As we look towards a new year, it’s often a time for reflection, re-setting priorities and planning for the future. For many older Victorians, particularly those who are newly retired or semi-retired, getting involved in volunteering is an important part of our life plan.

Sharing your skills, time and energy with your community as a volunteer can be rewarding, exciting and fun. Volunteering is also a great way to stay active and build new connections and friendships.
Volunteering has been heavily impacted by COVID-19. While demand for community support has increased during the pandemic, volunteering participation has declined in many areas. As I reflected in my blog about senior Victorians’ experiences of COVID-19, many volunteering activities could not continue in-person and some changed to online models. Some older volunteers are uncertain about returning to their previous activities. As one person reflected, “once you slowed down, it was really hard to get started again.”This is now a great time, as we move towards the end of the year, to reflect and re-set our priorities. It is timely to reflect on what gives us meaning and purpose in life, to think about our ambitions and set new goals or dreams. For many, volunteering provides the perfect opportunity to pursue your passions, give back to the community and find fulfillment.

Starting your volunteering journey

There are so many ways you can get involved, locally or virtually, as a volunteer. Start by thinking about:

  • What do you enjoy doing? What skills or interests would you like to share?
  • How much time would you like to contribute – would you like to volunteer regularly or from time to time?
  • Where would you like to volunteer – close to home, or would you like to volunteer online?

There are some fantastic websites to search for or browse volunteering opportunities. The GoVolunteer website, an initiative of Volunteering Australia, is a national database of volunteering opportunities that aims to match people with roles. The WeVolunteer website, an initiative of Volunteering Victoria, is designed to bring together volunteers and local community organisations to help communities recover from emergencies and natural disasters.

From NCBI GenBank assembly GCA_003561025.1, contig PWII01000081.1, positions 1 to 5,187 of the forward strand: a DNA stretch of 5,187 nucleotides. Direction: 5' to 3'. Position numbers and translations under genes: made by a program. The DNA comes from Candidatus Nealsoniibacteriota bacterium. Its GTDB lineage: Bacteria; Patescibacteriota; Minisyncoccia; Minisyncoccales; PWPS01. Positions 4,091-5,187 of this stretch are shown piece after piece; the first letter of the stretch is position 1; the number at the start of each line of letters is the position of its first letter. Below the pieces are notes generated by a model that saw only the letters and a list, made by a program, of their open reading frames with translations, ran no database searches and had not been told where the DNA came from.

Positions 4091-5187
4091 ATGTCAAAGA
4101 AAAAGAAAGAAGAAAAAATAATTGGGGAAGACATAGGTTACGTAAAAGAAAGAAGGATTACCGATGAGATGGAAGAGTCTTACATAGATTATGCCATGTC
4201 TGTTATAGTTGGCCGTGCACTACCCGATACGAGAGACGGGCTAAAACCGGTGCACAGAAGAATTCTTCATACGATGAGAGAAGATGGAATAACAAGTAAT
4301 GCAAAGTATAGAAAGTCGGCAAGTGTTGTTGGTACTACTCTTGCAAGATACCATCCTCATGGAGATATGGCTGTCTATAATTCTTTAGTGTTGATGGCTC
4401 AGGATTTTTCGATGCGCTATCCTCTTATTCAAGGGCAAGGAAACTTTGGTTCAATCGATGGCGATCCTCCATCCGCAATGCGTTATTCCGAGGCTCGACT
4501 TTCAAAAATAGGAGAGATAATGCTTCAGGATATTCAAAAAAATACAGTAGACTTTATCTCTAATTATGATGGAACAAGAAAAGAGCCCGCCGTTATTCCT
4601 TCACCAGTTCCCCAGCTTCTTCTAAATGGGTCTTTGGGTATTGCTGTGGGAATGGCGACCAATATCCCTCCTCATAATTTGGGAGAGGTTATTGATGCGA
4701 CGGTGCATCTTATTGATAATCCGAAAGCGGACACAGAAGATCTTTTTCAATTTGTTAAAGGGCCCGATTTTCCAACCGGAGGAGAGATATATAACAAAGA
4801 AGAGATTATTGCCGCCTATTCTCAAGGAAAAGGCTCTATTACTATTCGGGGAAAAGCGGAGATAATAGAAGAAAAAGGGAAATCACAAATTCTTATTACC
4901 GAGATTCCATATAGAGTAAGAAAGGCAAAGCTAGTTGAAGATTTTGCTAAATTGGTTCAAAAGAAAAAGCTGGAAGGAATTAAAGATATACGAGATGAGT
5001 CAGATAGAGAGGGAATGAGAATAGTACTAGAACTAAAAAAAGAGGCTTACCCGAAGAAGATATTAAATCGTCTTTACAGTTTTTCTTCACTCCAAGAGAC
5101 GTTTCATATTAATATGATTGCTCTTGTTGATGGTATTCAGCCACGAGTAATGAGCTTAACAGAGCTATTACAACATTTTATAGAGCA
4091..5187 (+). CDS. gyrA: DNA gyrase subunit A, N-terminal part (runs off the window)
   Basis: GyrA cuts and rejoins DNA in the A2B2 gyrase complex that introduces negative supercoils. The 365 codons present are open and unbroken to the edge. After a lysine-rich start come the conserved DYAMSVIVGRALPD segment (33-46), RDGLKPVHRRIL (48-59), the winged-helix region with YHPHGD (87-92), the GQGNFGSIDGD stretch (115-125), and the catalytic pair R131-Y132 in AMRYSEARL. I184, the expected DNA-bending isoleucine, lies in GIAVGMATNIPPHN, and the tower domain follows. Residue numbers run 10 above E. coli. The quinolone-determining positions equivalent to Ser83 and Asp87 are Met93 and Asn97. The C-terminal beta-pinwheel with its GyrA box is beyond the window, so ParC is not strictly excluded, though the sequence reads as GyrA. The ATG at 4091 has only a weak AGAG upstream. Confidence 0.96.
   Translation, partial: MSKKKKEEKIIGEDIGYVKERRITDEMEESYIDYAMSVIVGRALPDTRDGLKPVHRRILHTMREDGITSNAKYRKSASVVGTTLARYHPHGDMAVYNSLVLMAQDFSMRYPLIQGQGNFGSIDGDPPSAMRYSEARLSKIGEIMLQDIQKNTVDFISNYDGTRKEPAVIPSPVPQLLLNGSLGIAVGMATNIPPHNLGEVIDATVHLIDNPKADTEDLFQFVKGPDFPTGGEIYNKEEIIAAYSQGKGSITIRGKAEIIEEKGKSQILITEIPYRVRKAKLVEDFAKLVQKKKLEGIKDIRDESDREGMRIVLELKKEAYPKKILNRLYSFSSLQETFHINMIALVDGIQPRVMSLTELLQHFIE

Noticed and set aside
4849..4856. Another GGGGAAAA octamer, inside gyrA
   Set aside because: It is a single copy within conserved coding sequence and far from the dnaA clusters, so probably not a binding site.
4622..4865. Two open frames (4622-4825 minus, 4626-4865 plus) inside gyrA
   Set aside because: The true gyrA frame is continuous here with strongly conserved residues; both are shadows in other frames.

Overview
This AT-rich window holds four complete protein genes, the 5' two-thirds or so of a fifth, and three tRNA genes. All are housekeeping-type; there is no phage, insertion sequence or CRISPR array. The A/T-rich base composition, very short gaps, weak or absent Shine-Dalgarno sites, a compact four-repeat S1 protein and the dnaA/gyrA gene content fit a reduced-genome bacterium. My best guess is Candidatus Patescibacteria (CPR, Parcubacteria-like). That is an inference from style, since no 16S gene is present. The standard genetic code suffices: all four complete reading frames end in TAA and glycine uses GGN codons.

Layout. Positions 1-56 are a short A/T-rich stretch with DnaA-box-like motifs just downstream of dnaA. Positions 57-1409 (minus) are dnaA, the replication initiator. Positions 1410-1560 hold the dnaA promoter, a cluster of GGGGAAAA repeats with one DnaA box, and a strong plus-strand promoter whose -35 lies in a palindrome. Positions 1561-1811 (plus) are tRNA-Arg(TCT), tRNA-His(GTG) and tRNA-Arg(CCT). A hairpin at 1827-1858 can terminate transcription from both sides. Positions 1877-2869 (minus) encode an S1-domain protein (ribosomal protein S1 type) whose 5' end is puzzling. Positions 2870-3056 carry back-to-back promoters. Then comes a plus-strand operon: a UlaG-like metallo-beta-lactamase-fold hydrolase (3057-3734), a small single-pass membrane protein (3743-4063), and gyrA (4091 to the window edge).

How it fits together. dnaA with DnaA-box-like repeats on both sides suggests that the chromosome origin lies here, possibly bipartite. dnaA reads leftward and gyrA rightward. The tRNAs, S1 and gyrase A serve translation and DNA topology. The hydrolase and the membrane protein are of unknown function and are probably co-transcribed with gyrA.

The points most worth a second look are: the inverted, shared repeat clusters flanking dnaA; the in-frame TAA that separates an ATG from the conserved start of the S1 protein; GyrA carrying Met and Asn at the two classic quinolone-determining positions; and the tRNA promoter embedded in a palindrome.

Read about volunteering experiences and opportunities

I encourage you to read about and take inspiration from recipients of the 2021 Victorian Senior of the Year Awards, many recognised for their community contributions.

Anne stands in bushland and smiles at the camera. She has short grey hair and wears a striped shirt.Anne Tudor OAM

Anne Tudor has contributed in many ways – locally, in Victoria, nationally and internationally – to increasing dementia awareness and understanding about the importance of inclusion and empathy in the community. Anne’s wife Edie Mayhew was diagnosed at age 59 and died of complications from younger onset dementia in 2020.  From 2011, Anne and Edie committed together to sharing their story to help others, to make a difference to the lives of people living with dementia, their families and carers. Read more about Anne.

John wears a beautiful traditional jacket in aqua and gold, he smiles at the camera John Thuy 

John Thuy, awarded the Promotion of Multiculturalism Award, has been an active volunteer since retirement in 2010. John organises community programs that help seniors build social connections, self-confidence and friendship, using traditional Vietnamese arts and culture as a vehicle. John supports community groups to apply for grants and during COVID-19 he’s coordinated weekly singing get-togethers and created vaccination videos for the Vietnamese community. Read more about John.

Locky has grey hair and wears a shirt with Indigenous designs, the Aboriginal and Australian flags are behind himUncle Locky Eccles

Uncle Locky, a proud Gunditjmara man, was awarded the Healthy and Active Living Award for his community leadership and intergenerational activities. He engages children through language and culture through the Warrnambool and Moyne Council’s Kindergarten’s Indigenous Language program aimed at reviving the Peek Whurrong language, is a fair and encouraging football umpire and a role model to generations of young players, both Indigenous and non-Indigenous. Read more about Uncle Locky.

Joan stands on a beach, she wears a bright red vest and white shirt, she has her arms crossed and smiles at the camera.Joan Newman

Joan is a very active member of the Waratah Bay community, respected in particular for organising the annual Easter community Family Fun Day. She oversees everything from insurance, sponsors, catering and music to publicity, volunteers and a range of activities. Joan also volunteers at an op shop, knits children’s jumpers and toys for charity, fundraises and supports her neighbours. And at 93 she is still getting up at 4am in the morning to bake dozens of her famous chocolate eclairs for weddings and other local celebrations.

Read more about all 2021 Victorian Senior of the Year Awards recipients.

More information

Seniors Online - Volunteering

GoVolunteer – National volunteering database

WeVolunteer – Community recovery volunteering opportunities

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  • Gerard Mansour,
  • Commissioner for Senior Victorians
Gerard Mansour

Gerard Mansour

Commissioner for Senior Victorians

Gerard Mansour is a passionate advocate for the rights and needs of older Victorians, with more than 25 years’ experience working in the aged and wider community service sectors. He has contributed significantly to policy development and implementation of services assisting senior Victorians.